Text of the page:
Martyn and amusing astrology
Do not be afraid of beasts, but friends — as the beast will wound your body, but a friend will wound your soul.
When I was in the U.K. at Martуn’s home for a holiday, Martyn took me sightseeing, as a good host should. We went to Stonehenge in Martyn’s car.
There, a guide told us the history of Stonehenge. He said that the Druids built it in such a way that they could, by counting, define on which days the summer and winter solstices were to occur. It helped them in farming. We liked the atmosphere and the environment there, so we decided to go there once again at night. We stayed in a nearby hotel especially for that purpose. At midnight, we arrived at Stonehenge and began to imagine how the ancient Druids would have prayed there. It was a beautiful full moon night.
Just then a real horror began! First of all, some large flying bodies that looked like flying witches darkened the moon. I regretted coming there and the fact that I didn’t ask the guide when the nearest witch’s Sabbath was going to happen. Those black shadows came noiselessly and circled in front of us. Then we could see they were only big bats! We laughed at our cowardice until we saw that a strange procession was coming slowly toward us from behind Stonehenge. There were a dozen figures. Each one wore a long white robe and a hood that covered his head. They might have been the spirits of dead astronomers and it was incredible to see black holes inside their hoods! We could do only one thing-hide. The ghostly Druids stood in the center of the stone circle and began to perform incomprehensible rituals.
We held our breath while watching such strange things. But at that moment I dropped my torch and it started rolling on the ground making a loud noise. Those ghostly Druids quickly caught us and tied us to a rock. As they surrounded us with dry firewood, we had no doubt about their plans. When some of them came up to us with fire, I saw all my life passing before my eyes like a movie. I prayed for a painless death. Next I heard an inhuman scream, which pierced my skull, and suddenly I realized that it was I who had produced it. Only the silent night answered. Yet the stone-giants were watching it all from their massive heights.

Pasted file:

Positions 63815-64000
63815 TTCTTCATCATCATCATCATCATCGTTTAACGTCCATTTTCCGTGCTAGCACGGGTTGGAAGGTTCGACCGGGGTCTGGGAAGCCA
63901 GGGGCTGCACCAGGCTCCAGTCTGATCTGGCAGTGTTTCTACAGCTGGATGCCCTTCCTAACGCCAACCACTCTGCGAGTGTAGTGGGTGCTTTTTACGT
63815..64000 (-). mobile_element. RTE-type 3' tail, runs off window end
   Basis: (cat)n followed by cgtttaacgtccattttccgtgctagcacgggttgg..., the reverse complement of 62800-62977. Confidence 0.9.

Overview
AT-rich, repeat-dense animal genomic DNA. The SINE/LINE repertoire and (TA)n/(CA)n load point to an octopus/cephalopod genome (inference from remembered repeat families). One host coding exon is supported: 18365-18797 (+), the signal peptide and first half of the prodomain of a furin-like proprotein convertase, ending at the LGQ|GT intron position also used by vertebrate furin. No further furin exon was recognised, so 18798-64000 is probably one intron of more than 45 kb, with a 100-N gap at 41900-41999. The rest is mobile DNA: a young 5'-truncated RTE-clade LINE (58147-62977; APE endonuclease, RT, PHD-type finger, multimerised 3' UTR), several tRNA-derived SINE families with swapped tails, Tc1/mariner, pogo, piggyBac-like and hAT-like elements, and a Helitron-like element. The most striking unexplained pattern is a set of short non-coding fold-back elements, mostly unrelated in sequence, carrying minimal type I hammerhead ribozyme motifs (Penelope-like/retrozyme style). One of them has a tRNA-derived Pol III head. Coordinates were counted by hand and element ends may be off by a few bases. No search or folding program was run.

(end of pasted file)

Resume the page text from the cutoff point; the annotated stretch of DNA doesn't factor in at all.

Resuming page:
The Druid leader wanted to make the killing official, so before lighting the fire, he asked our names and birthplaces in an ancient language, which was difficult to understand. We answered with hesitation. I didn’t seem to attract much of their attention, but the fact that Martyn was from Wales excited that ghostly crow. Next, the head Druid asked Martyn his family name. “Oakey”, he answered and an emotional storm surged through the crowd upon finding out that Martyn was a part of their sacred clan. Then the leader restored silence by waving a sleeve of his robe and said, “Everyone who sees this secret ritual must die, even if he is a descendant of our sacred clan”. Martyn very quietly asked,“Please let us know what we have seen because after all, you are going to kill us and it won’t harm anybody if we would know”. The leader answered, “Every two months, we astronomers, Welshmen’s spirits from ancient times, gather here as we did when we were alive, to define the dates for the lunar and solar eclipses. This great accomplishment gives us a true forecasters authority!” Martyn was surprised, saying, “Why? Everybody knows how to find the dates of eclipses for this decade, even children”. The leader got angry, and said, “You brazen liar”, and then he added, “Fine, then let him try to tell us the dates for the nearest solar and lunar eclipses and then we will compare them with our readings”.
I realized that we were in a dangerous situation because although we could find the date for the nearest eclipse in any almanac in the daytime, being there in Stonehenge in the middle of the night without having any almanac with us, had us trapped. “If you want to hear our predictions, you must untie my hands,” said Martyn. They weren’t too enthusiastic about doing that, but reluctantly they cut the old ropes from Martyn’s wrists. Then Martyn pulled out of his pocket a daily almanac for amateurs, which he had put there by chance, when we were at our hotel. How could I have forgotten about it? Martyn leafed through it and told them the times of the next solar and lunar eclipses. The oldest person among them was hunch-backed and short. He began to count by looking at knots in a rope, which was tied to his belt. “Both dates are right!” he said. They all cried out in surprise and distress. They were overcome by sadness. “If it’s not a secret anymore, there is no need for us to remain its keepers,” the leader said and disappeared in the night sky like a rainbow. The others followed him.